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Re: Centralization dangers of applying OpenID Connect to wallets protocols (was: Re: 2022-2026 Verifiable Data Standards Roadmap [DRAFT])

From: Adrian Gropper <agropper@healthurl.com>
Date: Fri, 18 Mar 2022 14:57:23 -0600
Message-ID: <CANYRo8iZHOA0EVH+fv33fDibvHaL2gg1gq6g=GwX60if7STg0w@mail.gmail.com>
To: David Waite <dwaite@pingidentity.com>
Cc: Benjamin Goering <bengoering@gmail.com>, Credentials Community Group <public-credentials@w3.org>, Manu Sporny <msporny@digitalbazaar.com>, dzagidulin@gmail.com
I don’t think the platform problem can be solved with wallet metaphors. How
does your mobile wallet work in the meta verse?

The fundamental unit of decentralization is an agent.  Wallets are useful
as biometric-linked hardware security modules. As long as we stick to that
limit on their functionality then decentralization has a chance.


On Fri, Mar 18, 2022 at 2:49 PM David Waite <dwaite@pingidentity.com> wrote:

> On Fri, Mar 18, 2022 at 12:21 PM Dmitri Zagidulin <dzagidulin@gmail.com>
> wrote:
>> > In your opinion, does SIOP help with the NASCAR problem?
>> So, I can definitely speak to this -- No, SIOP does not solve the NASCAR
>> problem, unfortunately. And this has to do with the limitation OS vendors
>> enforce, both on mobile devices and on the desktop. There are two problems
>> with the current `openid://` / custom protocol handler approach.
>> 1. Terrible initial UX. Meaning, if a typical user clicks on an openid://
>> URL on the desktop or on mobile, and they don't have an app installed that
>> handles it, NOTHING HAPPENS. Literally nothing happens. There's no smooth
>> guiding to a marketplace to install a handler, or anything like that. But
>> this is a minor inconvenience, compared to the next one.
> I believe you can catch this via javascript, but you may still get a
> browser-supplied error prompt. I haven't tried in a while.
>> 2. If more than one app is registered as a handler for openid://, and a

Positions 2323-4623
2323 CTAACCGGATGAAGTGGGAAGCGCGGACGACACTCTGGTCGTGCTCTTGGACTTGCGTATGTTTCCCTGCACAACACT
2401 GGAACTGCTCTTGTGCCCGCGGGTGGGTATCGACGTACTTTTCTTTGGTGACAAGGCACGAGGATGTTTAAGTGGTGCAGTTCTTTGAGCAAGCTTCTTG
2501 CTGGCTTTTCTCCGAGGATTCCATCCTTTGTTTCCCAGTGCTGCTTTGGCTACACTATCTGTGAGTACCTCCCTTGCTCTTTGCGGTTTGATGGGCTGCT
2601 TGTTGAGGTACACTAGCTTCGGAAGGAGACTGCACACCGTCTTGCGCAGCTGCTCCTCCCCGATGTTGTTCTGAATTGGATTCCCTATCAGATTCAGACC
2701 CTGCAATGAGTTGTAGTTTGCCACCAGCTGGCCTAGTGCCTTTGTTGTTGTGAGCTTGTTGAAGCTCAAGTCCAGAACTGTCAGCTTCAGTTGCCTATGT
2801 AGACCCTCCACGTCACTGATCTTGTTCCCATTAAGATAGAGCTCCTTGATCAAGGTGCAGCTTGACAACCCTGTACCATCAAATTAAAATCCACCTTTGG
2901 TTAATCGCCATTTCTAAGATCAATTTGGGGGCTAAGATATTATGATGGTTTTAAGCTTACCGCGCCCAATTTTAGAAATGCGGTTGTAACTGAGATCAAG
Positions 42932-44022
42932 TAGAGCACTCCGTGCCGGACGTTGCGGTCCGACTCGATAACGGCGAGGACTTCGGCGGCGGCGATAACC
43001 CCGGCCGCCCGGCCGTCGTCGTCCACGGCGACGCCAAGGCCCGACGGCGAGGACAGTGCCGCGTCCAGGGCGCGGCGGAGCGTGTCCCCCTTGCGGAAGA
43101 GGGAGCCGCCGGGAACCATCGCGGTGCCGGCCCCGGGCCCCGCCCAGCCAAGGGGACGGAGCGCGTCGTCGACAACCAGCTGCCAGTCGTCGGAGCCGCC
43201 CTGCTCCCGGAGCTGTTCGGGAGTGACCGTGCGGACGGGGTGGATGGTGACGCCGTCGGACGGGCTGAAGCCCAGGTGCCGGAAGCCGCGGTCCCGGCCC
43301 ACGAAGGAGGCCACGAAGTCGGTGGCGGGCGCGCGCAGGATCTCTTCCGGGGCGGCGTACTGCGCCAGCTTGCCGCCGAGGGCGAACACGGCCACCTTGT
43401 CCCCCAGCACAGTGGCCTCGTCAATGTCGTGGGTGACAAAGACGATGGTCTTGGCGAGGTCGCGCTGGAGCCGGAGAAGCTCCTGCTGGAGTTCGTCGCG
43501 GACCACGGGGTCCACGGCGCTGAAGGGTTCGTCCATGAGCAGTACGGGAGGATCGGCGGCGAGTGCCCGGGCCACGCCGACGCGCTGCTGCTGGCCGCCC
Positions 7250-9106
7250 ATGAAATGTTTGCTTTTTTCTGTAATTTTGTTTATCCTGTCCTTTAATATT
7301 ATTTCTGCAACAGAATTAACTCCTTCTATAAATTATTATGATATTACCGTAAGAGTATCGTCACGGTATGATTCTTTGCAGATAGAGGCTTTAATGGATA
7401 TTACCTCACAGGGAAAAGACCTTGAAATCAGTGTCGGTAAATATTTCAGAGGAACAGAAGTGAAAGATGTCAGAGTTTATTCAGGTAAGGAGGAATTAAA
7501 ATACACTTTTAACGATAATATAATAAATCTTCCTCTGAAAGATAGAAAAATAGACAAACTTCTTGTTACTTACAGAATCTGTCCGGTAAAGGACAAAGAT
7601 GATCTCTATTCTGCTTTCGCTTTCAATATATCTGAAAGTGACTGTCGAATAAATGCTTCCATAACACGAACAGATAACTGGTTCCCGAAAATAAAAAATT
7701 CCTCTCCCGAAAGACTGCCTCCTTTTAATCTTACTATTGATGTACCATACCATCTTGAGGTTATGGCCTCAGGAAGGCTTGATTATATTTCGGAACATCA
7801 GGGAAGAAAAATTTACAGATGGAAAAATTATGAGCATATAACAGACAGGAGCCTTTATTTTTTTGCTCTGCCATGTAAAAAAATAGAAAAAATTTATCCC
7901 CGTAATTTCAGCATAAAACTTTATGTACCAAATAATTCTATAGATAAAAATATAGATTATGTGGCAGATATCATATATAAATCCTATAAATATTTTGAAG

>> user clicks on the link, the behavior is *undefined* (at least on IOS).
>> And this is a very well understood problem in the SIOP community -- if
>> you look at the SIOP v2 spec,
>> https://openid.net/specs/openid-connect-self-issued-v2-1_0-03.html#section-7.5.1
>> :
>> "Usage of custom schemas [like openid://] as a way to invoke a
>> Self-Issued OP may lead to phishing attacks and undefined behavior. ... Any
>> malicious app can register the custom schema already used by another app,
>> imitate the user interface and impersonate a good app. When more than one
>> Self-issued OP with the same custom schema has been installed on one
>> device, the behavior of Self-Issued OP is undefined."
>> This is a huge problem, that the community is still strugglign to solve.
> To be honest, I don't see this being solved without a first-class
> interface for javascript and native apps, similar to what WebAuthn has
> created for pure authentication credentials. A successful launch of
> Europe's wallet initiative may eventually help apply some pressure here.
> The platform ultimately controls invocation of URLs, be it the browser or
> the OS underneath. Applications themselves are typically sandboxed from
> introspection of other installed applications as such would be a big
> privacy risk as well as making a whole range of security exploits easier to
> perform.
> If a platform DID have first class support, it would solve other issues,
> such as how to more tightly filter requests to a wallet which indicates it
> has the technical capacity to answer it, or even to wallets that hold
> credentials which would meet the stated requirements.
> Today, the best pitch we have (other than scanning a QR code with your
> chosen wallet on another device) is app links maintained by a trust
> framework. So for example, if a group of issuers, verifiers and wallets all
> wanted to provide merchant age verification they might define the exact
> credential type and format and other specificities and then create an app
> link that all verifiers would be to initiate an installed wallet. If no
> wallet is installed, the app link itself is a descriptive page explaining
> what needs to be done.
> If _multiple_ wallets are installed, this is back in the realm of
> platform-specific behavior - although they at least have defined that
> behavior. The trust's list of supporting wallets may be treated as a
> prioritized list, it may provide a user configuration option deep in
> settings, or might give an OS prompt for desired option (including
> potentially launching via an installed browser).
> -DW
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Received on Friday, 18 March 2022 20:57:47 UTC

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